Capabilities of HEK293T-derived exosomes for mammalian sperm – Dr Teresa Vilanova, University of Oxford, UK 

This talk will help delegates to understand the role of extracellular vesicles in the context of fertilisation, and their capabilities to mediate and assist in the biological function of mammalian sperm.

Dr Teresa Vilanova joined the Nuffield Department of Women’s and Reproductive Health in October 2017 to study for a DPhil under the guidance of Dr Kevin Coward. Her research focuses on utilising exosomes for non-invasive compound delivery into gametes. This novel tool has the potential to be used for reproductive purposes and thus treat fertility-associated problems.

Previously, Dr Vilanova has completed an MSc (Hons) in Biotechnology of Human Assisted Reproduction and Embryology (IVI Institute) and taken part in developing a programme for fertility preservation for prepubertal boys with cancer at Hospital La Fe (Institute of Sanitary Research, IIS La Fe, Valencia) led by Professor Antonio Pellicer and one of the founders of IVIRMA global.

The first language – Professor Alireza Fazeli, University of Sheffield, UK & University of Tartu, Estonia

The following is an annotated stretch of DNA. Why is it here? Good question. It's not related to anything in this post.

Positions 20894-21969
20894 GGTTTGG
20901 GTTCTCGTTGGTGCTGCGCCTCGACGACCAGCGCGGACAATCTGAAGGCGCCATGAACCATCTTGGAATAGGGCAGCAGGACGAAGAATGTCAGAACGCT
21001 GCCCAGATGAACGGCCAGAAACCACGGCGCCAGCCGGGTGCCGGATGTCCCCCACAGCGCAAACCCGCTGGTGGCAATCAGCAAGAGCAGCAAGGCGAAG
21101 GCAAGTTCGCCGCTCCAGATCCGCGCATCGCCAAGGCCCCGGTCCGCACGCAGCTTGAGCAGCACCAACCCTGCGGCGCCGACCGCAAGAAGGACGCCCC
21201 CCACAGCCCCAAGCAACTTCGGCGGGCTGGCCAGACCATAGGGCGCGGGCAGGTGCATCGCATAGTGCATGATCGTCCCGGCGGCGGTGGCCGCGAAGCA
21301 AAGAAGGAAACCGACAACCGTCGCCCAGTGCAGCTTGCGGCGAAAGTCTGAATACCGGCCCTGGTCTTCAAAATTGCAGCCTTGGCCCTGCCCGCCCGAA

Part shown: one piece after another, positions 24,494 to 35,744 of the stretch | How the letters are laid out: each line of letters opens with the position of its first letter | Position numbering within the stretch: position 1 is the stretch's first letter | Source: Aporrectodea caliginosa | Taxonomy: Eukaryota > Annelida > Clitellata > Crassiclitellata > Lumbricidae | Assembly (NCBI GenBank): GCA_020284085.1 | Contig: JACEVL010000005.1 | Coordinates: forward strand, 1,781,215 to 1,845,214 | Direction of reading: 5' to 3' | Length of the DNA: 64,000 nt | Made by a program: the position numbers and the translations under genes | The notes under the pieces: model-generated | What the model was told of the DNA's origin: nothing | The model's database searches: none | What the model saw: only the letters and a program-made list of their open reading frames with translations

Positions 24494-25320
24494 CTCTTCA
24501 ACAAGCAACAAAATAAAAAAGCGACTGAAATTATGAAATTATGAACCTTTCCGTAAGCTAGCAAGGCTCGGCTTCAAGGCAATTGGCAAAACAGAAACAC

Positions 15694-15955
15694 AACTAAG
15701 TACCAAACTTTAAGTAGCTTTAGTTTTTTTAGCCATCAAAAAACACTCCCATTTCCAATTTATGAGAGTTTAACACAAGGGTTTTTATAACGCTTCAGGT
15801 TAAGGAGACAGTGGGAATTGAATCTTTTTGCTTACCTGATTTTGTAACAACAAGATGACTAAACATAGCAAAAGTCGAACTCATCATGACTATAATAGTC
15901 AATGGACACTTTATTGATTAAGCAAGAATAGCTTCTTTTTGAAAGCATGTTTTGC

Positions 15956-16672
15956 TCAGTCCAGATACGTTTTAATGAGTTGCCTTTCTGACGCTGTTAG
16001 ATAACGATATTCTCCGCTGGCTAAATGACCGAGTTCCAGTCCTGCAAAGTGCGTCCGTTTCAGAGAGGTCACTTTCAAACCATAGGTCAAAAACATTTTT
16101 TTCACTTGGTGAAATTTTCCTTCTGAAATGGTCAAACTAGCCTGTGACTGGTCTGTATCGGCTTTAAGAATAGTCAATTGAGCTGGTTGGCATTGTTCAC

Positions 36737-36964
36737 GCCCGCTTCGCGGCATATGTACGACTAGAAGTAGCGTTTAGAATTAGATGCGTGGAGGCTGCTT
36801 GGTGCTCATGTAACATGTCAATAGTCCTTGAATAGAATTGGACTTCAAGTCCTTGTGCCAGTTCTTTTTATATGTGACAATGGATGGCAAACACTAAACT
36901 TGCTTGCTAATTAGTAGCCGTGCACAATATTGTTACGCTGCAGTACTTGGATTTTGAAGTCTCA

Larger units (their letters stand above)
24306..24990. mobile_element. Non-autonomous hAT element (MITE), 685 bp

New insights into placental-maternal-fetal communication vesicles and pregnancy health – Dr Yoel Sadovsky, University of Pittsburgh, USA 

This talk will enable delegates to:
• Recognise trophoblast-specific microRNAs and their expression and function.
• Assess mechanisms underlying exosome action.
• Define current understanding of extracellular vesicle-based maternal-fetal communication across the placental interface.

Dr Yoel Sadovsky received his MD degree from the Hebrew University, followed by OBGYN residency at Washington University and maternal-fetal medicine and postdoctoral research fellowships at UCSF. He then returned to Washington University and served as Director of Maternal-Fetal Medicine and Ultrasound. In 2007, he assumed Directorship of Magee-Womens Research Institute (MWRI) at the University of Pittsburgh.

Dr Sadovsky’s research integrates molecular and informatics tools to decipher placental development and trophoblast adaption to cellular damage, with a focus on trophoblastic microRNAs, which are packaged in extracellular vesicles and communicate genomic signals among the fetal, placental, and maternal compartments. Dr Sadovsky also interrogates trophoblastic lipid-mediated injury.

Dr Sadovsky has served on the Advisory Council for NICHD and March of Dimes, and the NICHD Board of Scientific Directors, and this year appointed to the NIH’s Advisory Committee on Research on Women’s Health. In 2016-17 he served as President of the Society for Reproductive Investigation. Dr. Sadovsky is an elected member of the US National Academy of Medicine (2013), the Association of American Physicians (2014), and fellow (ad eundem) of the Royal College of OBGYN (2016.) He was awarded the 2013 Cozzarelli Prize in Biomedical Science from the US National Academy of Sciences.